Welcome to Issue Three.

The energy of the past two months has gone into commissioning, editing, laying out, and cheering for the twelve contributors whose words and art you’re here to sink into. Almost all women or non-binary and indigenous, from all over the world, telling you stories that are beautiful and sad and hopeful and pointed and personal and mythical and brimming over with truths about settler colonization and climate change and sustainable food systems that most of us need to hear.

Their voices are Cherokee, Hoopa, Palestinian, Tongva, Anishinaabe, Hmong, Dakota/Lakota Sioux, Iban, Cahuilla, and Indian, and one Brit. They have a lot to say about capitalism, violence, the environment. How we eat. How we talk. Where we live. They’ve contributed poetry, essay, creative nonfiction, illustration, history, criticism, and more. I hope you spend time with all of them. I hope that at least one of them speaks to you in a way that digs deep.

An illustration showing a woman's sillhoutte, colored in to look like water, sinking in to the earth. Above her, grinning mad stands in a wheat field clutching a fistful of money.

(Are you reading on a phone? If you

get a chance, try a computer! You’ll

see lots of margin notes like this

one — they connect the threads running

through and between and around all

the stories in the issue, and they’re

too small to display on phones.)

The feature story, “Ghost Acres,” is by historian Tom Finger and tells the story of a lake that’s no longer a lake, a tribe that no longer has its homeland, and a food system that’s no longer connected to nature. The heart of the story is brought to life beautifully and powerfully with evocative watercolors by Tongva artist Samantha Morales-Johnson, a science illustrator who focuses on marine life; her work runs through the entire story.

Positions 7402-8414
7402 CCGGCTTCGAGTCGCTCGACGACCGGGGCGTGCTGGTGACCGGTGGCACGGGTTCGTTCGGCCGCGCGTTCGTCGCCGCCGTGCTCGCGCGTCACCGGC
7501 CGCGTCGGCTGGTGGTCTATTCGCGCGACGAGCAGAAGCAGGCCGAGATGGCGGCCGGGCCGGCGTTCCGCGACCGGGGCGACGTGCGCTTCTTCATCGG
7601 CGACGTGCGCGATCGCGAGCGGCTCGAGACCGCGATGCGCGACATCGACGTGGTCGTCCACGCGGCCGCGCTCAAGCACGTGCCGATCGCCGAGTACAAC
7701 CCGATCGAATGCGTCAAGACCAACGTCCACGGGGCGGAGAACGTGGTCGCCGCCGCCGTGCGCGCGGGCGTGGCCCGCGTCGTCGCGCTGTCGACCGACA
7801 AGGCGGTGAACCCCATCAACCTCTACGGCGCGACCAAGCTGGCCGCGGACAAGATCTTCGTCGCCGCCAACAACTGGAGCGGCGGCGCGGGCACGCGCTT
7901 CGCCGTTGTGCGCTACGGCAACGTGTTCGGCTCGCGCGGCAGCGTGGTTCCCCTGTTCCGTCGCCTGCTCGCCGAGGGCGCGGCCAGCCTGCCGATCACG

(The astute among you may be thinking that “Tom Finger” sounds suspiciously like a White guy’s name, and you’d be right. His story is adapted from a new book, Acquired Tastes: Stories About the Origins of Modern Food, that comes out today from MIT Press; it’s an important piece, and I’m excited to feature it. I’m also excited that when I first talked to Tom about our plans for this issue, he said, “This might be a weird thing to say because I’m the author, but I don’t think this should center me. My piece should just be a thing that draws people into the indigenous voices.” Entirely correct, Tom. You’re good people.)

This issue also has our first tech contribution: a tool that lets us embed this anywhere on the site:

If you get results — some of you won’t, but many people in the Americas and Australia are on the traditional lands of multiple indigenous groups — you can click though to learn more about those communities, their languages, and any treaties occupying governments signed with them. It uses data from the excellent world map created by Native Lands Digital, and you’ll see it in just about every Issue Three story. The developer will be releasing it as a free, open-source plugin that can be used on any website made with WordPress (which is a whole lot of the internet, along with Pipe Wrench).

So welcome. Now, read.